‘Harry Potter’ at the movies: ‘Order of the Phoenix’ (2007) (Review)


y series looking back at the “Harry Potter” films continues with Year 5, “Harry Potter and the Order of the Phoenix” (2007):


“Order of the Phoenix” is packed with great new allies (Luna, Tonks), enemies (Umbridge, Bellatrix), locations (Grimmauld Place, the Ministry of Magic) and creatures (a baby giant, thestrals). Franchise first-timers David Yates (director) and Michael Goldenberg (writer) capture that sense of a fresh start while building upon what we know and love. They do a great job boiling down the longest novel of the series to its core point: Students resisting evil authority figures. The students form Dumbledore’s Army as an illegal extracurricular activity, and Harry finds he doesn’t have to face the Death Eaters alone in the final battle; Luna, Neville, Ginny, Ron, Hermione and (eventually) the adults of the Order of the Phoenix are his allies.

Plus, the movie has two of the saga’s best one-liners:

Umbridge: Please, tell them I mean no harm.

Harry: Sorry, Professor, but I must not tell lies.


Bellatrix: Neville Longbottom, isn’t it? How’s mum and dad?

Neville: Better, now they’re about to be avenged!


Goldenberg struggles here and there with transitional moments, like Steve Kloves did when he started. For example, Snape is in the Order of the Phoenix meeting, then he’s suddenly not. (In the book, there’s a scene of him departing.) I suspect “Order” might be a bit hard to follow for people who haven’t read the book. And for those who have read it, we do miss some things. I wish Kreacher had more screen time. Others might wish for more Order banter or some Quidditch action.

They do a great job boiling down the longest novel of the series to its core point: Students resisting evil authority figures.


Luna Lovegood (Evanna Lynch): Alan Rickman made Snape his own, and Lynch does the same for Luna, endearingly evoking her sideways view of the world through her wispy but kind-hearted voice and soft expressions. Contrast this with Jim Dale’s more on-the-nose “weird” portrayal in the audiobooks, and it’s clear the actress got it right. Plus, Evanna is adorable as all get-out.


Dolores Umbridge (Imelda Staunton): I don’t enjoy watching Umbridge in the least, but that’s the point: She is the nastiest villain in the saga, and it’s utterly satisfying when Harry and Hermione leave her to the ministrations of Grawp and the centaurs. Staunton perfectly portrays that type of petty tyrant who presents one image to parents and a different one behind the doors of detention; Umbridge is a nightmarish reminder of why we don’t want to repeat our school years.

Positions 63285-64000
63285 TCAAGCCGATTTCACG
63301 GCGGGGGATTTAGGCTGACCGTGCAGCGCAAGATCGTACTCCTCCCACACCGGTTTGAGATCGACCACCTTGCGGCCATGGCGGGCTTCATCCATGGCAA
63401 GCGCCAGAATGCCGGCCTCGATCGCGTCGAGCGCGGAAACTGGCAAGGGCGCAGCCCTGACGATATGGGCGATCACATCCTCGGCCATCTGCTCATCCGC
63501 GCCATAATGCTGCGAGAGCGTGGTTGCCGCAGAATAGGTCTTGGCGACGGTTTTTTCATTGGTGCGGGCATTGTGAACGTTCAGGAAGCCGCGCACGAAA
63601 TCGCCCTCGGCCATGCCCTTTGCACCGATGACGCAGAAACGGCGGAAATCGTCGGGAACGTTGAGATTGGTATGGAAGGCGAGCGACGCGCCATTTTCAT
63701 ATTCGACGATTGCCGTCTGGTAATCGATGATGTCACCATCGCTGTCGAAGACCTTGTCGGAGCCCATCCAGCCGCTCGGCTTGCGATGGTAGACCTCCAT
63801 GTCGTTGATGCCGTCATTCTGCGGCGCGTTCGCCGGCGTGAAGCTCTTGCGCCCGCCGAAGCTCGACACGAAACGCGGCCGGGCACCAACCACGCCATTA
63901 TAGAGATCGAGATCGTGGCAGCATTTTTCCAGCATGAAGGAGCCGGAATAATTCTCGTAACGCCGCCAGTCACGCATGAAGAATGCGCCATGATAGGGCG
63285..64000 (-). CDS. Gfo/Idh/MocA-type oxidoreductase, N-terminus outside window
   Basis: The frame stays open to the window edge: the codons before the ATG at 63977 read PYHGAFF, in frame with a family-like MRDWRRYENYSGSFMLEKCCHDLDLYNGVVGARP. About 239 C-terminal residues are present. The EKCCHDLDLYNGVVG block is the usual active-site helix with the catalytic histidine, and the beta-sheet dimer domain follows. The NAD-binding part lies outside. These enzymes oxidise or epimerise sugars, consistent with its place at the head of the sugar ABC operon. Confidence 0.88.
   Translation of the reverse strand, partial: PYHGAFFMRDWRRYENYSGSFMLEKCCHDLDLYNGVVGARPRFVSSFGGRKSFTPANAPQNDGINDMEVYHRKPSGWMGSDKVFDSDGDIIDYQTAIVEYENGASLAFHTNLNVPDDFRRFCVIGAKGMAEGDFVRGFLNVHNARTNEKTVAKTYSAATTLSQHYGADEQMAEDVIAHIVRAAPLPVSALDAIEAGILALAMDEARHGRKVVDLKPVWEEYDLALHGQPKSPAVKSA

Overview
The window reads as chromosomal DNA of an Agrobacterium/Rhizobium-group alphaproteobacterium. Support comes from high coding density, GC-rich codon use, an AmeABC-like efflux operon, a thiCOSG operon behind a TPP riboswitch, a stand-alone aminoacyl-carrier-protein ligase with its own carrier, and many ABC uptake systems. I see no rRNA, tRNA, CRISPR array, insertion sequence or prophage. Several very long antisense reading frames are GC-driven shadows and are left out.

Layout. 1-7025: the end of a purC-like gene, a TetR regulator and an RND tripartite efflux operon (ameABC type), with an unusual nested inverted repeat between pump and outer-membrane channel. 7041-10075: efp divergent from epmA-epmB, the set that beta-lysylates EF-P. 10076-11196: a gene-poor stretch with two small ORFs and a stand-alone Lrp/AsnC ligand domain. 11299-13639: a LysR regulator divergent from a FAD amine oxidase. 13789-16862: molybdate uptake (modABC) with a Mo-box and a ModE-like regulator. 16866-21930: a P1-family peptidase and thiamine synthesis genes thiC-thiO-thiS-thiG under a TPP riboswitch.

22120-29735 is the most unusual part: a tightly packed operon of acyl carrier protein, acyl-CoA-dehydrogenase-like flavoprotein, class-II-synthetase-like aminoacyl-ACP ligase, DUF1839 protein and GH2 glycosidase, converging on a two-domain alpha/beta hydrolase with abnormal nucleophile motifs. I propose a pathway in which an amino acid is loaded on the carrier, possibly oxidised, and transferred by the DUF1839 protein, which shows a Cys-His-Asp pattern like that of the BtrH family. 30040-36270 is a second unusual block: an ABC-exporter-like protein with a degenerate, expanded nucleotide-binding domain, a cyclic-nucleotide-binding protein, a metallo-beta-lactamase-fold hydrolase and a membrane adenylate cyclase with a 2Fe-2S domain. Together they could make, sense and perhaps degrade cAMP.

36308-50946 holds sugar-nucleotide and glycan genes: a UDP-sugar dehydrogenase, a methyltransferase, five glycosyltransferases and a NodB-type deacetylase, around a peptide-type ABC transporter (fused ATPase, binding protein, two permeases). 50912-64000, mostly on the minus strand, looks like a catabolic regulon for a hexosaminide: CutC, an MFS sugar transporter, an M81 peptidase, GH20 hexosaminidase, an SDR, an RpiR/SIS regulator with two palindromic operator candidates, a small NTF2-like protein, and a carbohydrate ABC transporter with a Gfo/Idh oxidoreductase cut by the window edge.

Fred and George’s farewell. With the fireworks show in the Great Hall and in the open skies above Hogwarts, the filmmakers give visual heft to the oh-so-satisfying moment when the Weasley twins decide to quit school and take their chances as joke-product shopkeepers in the real world (well, the real magical world, anyway).


In a movie where a teacher physically tortures a student, there aren’t going to be a barrel of laughs. But there is a smile-worthy scene where Harry tells Ron and Hermione about how is first kiss with Cho was “wet.” It devolves into an exchange of light insults, and the trio ends up laughing at the collective absurdity of their lives. A runner-up vote goes to Filch (David Bradley) delightedly discovering a Skiving Snackbox, followed by a smash-cut to his face covered with hives; Bradley is a bit of a secret weapon for the series.


The obvious answer is the final showdown in the Ministry, which is indeed beautifully staged. But my vote goes to the Dumbledore’s Army training scenes in the Room of Requirement. The title is “Order of the Phoenix,” probably because it sounds cool, but the Order does jack squat to prepare these kids. Instead, Harry (with his usual assist from Hermione) leads the training, and there’s a true sense of accomplishment when we see everyone – even Neville – improving at defensive spellcasting.


“Order of the Phoenix” is such a dense novel that to make a merely coherent movie out of it is an accomplishment. But Yates and Goldenberg make an outright thrilling film. It looks great (how about those nighttime London skylines?), it sounds great (with a pensive score that avoids blockbuster bombast), and it’s a satisfying yarn about students fighting the good fight – even if they have to do it on their own. Behind only “Prisoner of Azkaban,” this is the second-best entry up to this point.

Book review: “Order of the Phoenix”

Next movie: “Half-Blood Prince”